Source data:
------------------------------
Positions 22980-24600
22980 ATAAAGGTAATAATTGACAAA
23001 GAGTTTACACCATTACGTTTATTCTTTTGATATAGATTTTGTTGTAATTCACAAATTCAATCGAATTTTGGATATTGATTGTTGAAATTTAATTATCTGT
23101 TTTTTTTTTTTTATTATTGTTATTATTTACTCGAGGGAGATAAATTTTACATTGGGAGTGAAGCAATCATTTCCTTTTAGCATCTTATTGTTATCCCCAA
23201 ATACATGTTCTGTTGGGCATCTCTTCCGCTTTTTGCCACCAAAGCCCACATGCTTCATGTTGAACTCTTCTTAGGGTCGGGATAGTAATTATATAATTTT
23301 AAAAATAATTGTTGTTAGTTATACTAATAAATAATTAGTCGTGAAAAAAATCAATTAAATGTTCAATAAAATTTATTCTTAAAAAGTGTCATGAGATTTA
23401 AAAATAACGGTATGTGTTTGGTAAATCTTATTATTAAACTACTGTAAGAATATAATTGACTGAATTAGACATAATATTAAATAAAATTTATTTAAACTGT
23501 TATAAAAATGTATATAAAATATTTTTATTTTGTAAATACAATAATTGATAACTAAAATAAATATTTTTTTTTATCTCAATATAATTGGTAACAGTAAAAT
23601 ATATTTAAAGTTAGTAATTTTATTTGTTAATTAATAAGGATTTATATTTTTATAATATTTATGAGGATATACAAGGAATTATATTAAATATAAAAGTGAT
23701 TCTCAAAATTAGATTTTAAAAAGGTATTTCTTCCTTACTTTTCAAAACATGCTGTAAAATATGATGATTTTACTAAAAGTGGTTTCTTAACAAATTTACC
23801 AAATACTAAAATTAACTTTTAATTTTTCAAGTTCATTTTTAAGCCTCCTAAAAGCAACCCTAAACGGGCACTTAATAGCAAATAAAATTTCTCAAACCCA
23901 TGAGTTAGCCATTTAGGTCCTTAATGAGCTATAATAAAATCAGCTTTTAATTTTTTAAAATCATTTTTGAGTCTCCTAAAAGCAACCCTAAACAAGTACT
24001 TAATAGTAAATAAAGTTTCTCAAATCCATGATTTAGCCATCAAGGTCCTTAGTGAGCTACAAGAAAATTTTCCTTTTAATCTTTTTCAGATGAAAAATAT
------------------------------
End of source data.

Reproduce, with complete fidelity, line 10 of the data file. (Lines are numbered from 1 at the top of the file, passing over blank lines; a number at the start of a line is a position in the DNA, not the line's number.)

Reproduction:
23701 TCTCAAAATTAGATTTTAAAAAGGTATTTCTTCCTTACTTTTCAAAACATGCTGTAAAATATGATGATTTTACTAAAAGTGGTTTCTTAACAAATTTACC